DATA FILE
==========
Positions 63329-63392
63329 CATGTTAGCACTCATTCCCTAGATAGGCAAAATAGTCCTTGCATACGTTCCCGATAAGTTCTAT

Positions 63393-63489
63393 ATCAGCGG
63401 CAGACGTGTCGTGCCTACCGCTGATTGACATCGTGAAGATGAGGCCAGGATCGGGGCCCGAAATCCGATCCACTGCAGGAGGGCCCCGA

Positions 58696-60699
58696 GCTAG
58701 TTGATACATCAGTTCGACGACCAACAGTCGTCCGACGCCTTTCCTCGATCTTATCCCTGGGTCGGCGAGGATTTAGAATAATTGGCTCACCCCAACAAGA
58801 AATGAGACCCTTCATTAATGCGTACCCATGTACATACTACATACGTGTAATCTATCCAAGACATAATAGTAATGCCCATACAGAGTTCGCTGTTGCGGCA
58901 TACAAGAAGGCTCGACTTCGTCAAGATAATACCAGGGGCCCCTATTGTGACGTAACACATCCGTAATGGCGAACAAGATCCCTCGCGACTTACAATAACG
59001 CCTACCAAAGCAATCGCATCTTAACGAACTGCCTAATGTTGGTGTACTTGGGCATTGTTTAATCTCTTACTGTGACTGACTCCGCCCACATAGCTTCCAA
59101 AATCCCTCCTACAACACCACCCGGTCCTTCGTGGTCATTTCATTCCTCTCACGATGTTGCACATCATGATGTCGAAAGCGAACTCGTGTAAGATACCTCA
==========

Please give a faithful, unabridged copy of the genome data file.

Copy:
Positions 63329-63392
63329 CATGTTAGCACTCATTCCCTAGATAGGCAAAATAGTCCTTGCATACGTTCCCGATAAGTTCTAT

Positions 63393-63489
63393 ATCAGCGG
63401 CAGACGTGTCGTGCCTACCGCTGATTGACATCGTGAAGATGAGGCCAGGATCGGGGCCCGAAATCCGATCCACTGCAGGAGGGCCCCGA

Positions 58696-60699
58696 GCTAG
58701 TTGATACATCAGTTCGACGACCAACAGTCGTCCGACGCCTTTCCTCGATCTTATCCCTGGGTCGGCGAGGATTTAGAATAATTGGCTCACCCCAACAAGA
58801 AATGAGACCCTTCATTAATGCGTACCCATGTACATACTACATACGTGTAATCTATCCAAGACATAATAGTAATGCCCATACAGAGTTCGCTGTTGCGGCA
58901 TACAAGAAGGCTCGACTTCGTCAAGATAATACCAGGGGCCCCTATTGTGACGTAACACATCCGTAATGGCGAACAAGATCCCTCGCGACTTACAATAACG
59001 CCTACCAAAGCAATCGCATCTTAACGAACTGCCTAATGTTGGTGTACTTGGGCATTGTTTAATCTCTTACTGTGACTGACTCCGCCCACATAGCTTCCAA
59101 AATCCCTCCTACAACACCACCCGGTCCTTCGTGGTCATTTCATTCCTCTCACGATGTTGCACATCATGATGTCGAAAGCGAACTCGTGTAAGATACCTCA